On August 12th, Barbuda Council signed into law a sweeping set of new ocean management regulations that zone their coastal waters, strengthen fisheries management, and establish a network of marine sanctuaries.
This comes after seventeen months of extensive community consultation and scientific research supported by the Waitt Institute. With these new policies, the small island of Barbuda has become a Caribbean ocean conservation leader and global role model. The regulations establish five marine sanctuaries, collectively protecting 33% (139 km2) of the coastal area, to enable fish populations to rebuild and habitats to recover. To restore the coral reefs, catching parrotfish and sea urchins has been completely prohibited, as those herbivores are critical to keeping algae levels on reefs low so coral can thrive. Barbuda is the first Caribbean island to put either of these bold and important measures in place.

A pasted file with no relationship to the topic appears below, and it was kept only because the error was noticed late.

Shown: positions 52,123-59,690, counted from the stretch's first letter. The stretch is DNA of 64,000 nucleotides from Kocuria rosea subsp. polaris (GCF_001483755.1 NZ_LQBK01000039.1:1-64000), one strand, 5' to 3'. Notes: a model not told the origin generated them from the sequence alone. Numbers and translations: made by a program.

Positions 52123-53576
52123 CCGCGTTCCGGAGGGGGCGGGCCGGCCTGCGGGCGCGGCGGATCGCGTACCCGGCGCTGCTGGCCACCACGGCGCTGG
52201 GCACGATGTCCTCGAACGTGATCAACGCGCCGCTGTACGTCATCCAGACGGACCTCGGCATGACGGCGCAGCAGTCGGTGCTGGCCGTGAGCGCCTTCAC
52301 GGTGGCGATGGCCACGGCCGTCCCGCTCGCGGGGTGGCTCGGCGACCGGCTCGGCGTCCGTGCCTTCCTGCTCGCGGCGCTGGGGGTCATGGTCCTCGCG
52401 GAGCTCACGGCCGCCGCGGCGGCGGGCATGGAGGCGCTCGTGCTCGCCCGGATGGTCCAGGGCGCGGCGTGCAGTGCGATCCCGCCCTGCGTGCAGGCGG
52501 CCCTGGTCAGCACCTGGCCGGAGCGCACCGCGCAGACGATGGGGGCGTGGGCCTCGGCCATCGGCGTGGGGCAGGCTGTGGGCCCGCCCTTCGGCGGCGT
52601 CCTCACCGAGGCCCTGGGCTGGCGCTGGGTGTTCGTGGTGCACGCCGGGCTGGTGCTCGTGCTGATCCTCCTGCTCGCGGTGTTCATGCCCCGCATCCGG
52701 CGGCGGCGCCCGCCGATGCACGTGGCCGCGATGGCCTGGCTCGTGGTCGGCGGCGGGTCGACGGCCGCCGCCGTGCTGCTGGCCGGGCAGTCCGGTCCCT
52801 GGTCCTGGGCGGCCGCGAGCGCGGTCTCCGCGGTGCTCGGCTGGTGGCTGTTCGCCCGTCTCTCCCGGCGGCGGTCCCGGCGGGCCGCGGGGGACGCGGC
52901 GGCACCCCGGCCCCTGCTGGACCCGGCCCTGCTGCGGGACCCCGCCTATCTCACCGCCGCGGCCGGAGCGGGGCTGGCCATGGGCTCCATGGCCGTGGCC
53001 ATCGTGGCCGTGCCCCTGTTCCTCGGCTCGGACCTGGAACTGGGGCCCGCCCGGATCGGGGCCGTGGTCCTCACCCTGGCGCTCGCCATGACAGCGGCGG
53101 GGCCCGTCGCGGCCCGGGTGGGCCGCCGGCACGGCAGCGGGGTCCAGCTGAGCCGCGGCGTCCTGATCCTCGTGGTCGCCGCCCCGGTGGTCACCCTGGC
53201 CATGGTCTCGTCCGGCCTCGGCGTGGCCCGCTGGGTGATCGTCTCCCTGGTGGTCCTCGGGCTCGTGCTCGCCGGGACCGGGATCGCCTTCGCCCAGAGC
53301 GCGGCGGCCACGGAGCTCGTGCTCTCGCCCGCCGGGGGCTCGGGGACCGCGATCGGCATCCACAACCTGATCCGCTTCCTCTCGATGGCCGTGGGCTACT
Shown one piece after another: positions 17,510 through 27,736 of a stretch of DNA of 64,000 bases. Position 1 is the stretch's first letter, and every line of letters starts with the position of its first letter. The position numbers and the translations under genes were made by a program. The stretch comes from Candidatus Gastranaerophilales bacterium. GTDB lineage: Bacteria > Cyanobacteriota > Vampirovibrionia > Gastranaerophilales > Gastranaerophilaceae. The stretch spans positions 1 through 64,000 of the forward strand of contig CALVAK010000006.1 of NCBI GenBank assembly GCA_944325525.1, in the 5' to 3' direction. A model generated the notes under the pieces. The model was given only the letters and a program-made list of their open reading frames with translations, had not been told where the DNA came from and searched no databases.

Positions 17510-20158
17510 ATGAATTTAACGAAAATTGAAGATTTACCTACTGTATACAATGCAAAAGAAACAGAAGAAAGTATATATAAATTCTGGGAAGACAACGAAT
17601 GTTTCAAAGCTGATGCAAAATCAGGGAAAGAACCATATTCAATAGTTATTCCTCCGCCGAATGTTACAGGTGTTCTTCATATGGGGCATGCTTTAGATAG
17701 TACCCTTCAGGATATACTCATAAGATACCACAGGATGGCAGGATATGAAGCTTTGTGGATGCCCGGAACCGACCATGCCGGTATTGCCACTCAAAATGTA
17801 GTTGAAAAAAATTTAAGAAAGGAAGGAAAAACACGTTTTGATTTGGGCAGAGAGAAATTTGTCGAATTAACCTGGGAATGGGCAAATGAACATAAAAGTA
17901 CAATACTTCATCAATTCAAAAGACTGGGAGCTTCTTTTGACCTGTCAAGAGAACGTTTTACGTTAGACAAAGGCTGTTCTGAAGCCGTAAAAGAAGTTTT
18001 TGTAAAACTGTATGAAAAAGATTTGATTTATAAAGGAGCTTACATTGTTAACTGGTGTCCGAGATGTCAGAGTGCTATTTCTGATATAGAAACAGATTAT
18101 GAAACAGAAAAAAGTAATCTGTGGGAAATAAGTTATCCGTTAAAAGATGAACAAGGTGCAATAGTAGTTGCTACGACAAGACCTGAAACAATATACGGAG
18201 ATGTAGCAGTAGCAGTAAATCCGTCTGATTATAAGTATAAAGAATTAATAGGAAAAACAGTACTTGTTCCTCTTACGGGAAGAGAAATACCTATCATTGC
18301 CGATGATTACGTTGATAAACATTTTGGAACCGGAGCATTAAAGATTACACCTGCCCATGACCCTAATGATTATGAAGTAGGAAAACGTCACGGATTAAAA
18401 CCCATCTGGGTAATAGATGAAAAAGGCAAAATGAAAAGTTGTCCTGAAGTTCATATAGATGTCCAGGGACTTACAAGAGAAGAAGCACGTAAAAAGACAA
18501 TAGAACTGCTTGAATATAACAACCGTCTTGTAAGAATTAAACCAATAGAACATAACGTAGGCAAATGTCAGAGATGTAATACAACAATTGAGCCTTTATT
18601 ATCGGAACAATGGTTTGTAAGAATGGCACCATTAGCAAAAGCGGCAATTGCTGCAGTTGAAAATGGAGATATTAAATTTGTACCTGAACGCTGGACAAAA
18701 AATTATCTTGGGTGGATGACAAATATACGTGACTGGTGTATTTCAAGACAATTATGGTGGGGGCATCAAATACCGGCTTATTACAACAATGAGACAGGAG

“This will definitely benefit the people of Barbuda, and Antigua as well. No part of this is meant to hurt fishers. It’s the reverse – ensuring that they have a livelihood that will last in perpetuity,” said Arthur Nibbs, Chairman of the Barbuda Council and Antigua and Barbuda Minister of Fisheries.
Caribbean-wide, communities are seeing declines in the health of coastal ecosystems and fish populations. This negatively impacts economies, food security, and cultures. Visionary action like that shown in Barbuda is needed to manage the ocean sustainably, profitably, and enjoyably, for this and future generations. The coastal zones and fishing regulations reflect stakeholders’ priorities and are the outcome of a community-driven, science-based, and consensus-seeking process aiming to balance current and future needs to use ocean resources. More